Early on, I was interested in what Clive Lewis had to say. As the field narrowed, the clear rift between sections of the so-called ‘left’ over Rebecca Long-Bailey, and her increasingly anxious attempts at presenting herself as a women in her own right, rather than the hostage of a faction, made me soften towards her, though strictly in personal, not political terms. Her rapid elevation with the patronage of old men who thought they could control her, could end up killing her career dead.

The third candidate, Lisa Nandy, was the biggest disappointment. She looked like an interesting contender at first, with important things to say, but as time has gone on, she has shown herself to be shallow and opportunistic. Her bid to paint all front benchers as equally complicit in the disaster that Labour has been as an Opposition over the last five years is not the ‘hard truth’ telling that she pretends it is. It comes across as a pitch to journalists to increase her profile as a political contrarian (they have been very fashionable of late). But it’s also divisive, and very negative. There are hard questions to be faced, but they need to be faced by putting forward answers, not by impugning the motives of others. Nandy has shrunk, rather than grown during the campaign, a combative performance with Andrew Neil notwithstanding. But no one had exactly excited the membership, let alone cut through with the public. There was a bit of a feeling of ‘going through the motions’ about it all.

So it was with no great sense of anticipation that I went along to a rally yesterday to see Keir Starmer. Like many Labour voters, I’ve spent several years seeing him as one of the few adults in the Shadow Cabinet, though his competence has plainly been a source of irritation and resentment to those in charge. Mostly Starmer has kept his head down, concentrated on the Brexit brief, and modelled loyalty to the leader. In this campaign the front runner according to polls, he seemed to be following the Boris Johnson rules for contesting a party leadership: say as little as possible in public, in order to cruise to victory.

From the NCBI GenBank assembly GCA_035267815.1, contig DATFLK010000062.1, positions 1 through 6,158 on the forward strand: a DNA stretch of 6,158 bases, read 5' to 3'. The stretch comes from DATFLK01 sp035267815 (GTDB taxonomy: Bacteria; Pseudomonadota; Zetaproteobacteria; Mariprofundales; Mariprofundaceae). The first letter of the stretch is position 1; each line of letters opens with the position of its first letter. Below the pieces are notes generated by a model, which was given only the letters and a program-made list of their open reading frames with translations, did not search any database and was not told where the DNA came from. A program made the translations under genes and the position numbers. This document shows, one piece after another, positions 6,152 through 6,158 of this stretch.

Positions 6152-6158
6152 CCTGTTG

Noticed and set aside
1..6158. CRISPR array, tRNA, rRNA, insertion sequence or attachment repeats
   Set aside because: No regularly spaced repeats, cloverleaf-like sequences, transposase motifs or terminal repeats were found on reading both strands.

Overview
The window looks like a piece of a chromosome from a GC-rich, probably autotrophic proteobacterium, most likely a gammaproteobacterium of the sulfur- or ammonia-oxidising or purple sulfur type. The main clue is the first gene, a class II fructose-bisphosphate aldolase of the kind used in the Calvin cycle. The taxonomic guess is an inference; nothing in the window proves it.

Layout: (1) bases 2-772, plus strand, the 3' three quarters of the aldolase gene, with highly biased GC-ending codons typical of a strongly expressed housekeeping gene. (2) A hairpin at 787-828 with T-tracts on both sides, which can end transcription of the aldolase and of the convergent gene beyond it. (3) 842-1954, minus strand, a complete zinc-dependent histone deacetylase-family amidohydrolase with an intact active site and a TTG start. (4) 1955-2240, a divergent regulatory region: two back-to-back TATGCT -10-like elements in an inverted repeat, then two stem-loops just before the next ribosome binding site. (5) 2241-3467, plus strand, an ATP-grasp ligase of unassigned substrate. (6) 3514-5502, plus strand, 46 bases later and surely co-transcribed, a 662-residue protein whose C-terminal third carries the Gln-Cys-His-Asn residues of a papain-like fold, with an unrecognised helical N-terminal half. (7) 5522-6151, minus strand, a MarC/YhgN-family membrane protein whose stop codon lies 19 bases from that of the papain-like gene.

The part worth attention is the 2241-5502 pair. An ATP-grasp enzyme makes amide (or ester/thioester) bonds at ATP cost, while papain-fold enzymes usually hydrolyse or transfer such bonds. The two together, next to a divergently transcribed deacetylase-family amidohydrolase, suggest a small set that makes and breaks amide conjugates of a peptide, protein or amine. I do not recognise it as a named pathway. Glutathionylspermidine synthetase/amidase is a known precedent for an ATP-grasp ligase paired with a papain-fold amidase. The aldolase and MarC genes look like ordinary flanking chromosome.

As I sat waiting for the meeting to begin, watching people in respectable numbers coming through the doors, I thought of the only other such rally I have ever attended. That was in 2015, and the candidate was Jeremy Corbyn. The contrast between the two events could not have been starker.

Corbyn in 2015

The event five years earlier had been closer in mood to a revivalist religious gathering than a political rally, albeit one in which quite a lot of the audience, myself included, were definitely in the agnostic camp. ‘Jeremy’ was raised up above us at his pulpit, and many of the young people in attendance gazed at him in awe, for his words, however anti-climactic his style, were wholly new to them, and thrilling. We old timers, who knew these hymns of old, had become amnesiac about the man who was singing them. Jaded by years of timidity in power, we had forgotten that the magic of 1945 was not the property of those whose real dream was of 1917. More pertinently, we had forgotten how those factions operate politically, and their obsession with ‘seizing the levers of power’ in the party to the exclusion of actually doing anything with that power.

2020 felt very different. A corporate events room in a chain hotel, and an audience of the battle-hardened made for an atmosphere of hopeful realism tinged with scepticism. Keir Starmer would receive a warm welcome, but he would have to work for his applause.

He must have given the same speech a hundred times, but it didn’t feel like that. Where Lisa Nandy has banged on in public about being ‘the only candidate to talk honestly’ about where Labour failed, and what it got badly wrong, Starmer calmly set out a devastating, but implicit analysis, all the time spelling out exactly what needed to be done, when, how, and by whom. He didn’t blame people, because he and we know where blame lies, and we know that the immediate satisfactions of the blame game are negated by the rancour and division it generates. We can’t afford the luxury of that.

I joined the party because I want to be able to cheer for a competent PLP with a front bench of all the talents, not place men and women chosen for their ideological purity or simpering obedience. Keir Starmer set out how he would build such a team with urgency, holding the ‘dangerous’ (Starmer’s description) Johnson and his government to account, refuting their lies with alacrity, and ruthlessly honing Labour’s message to voters from the start.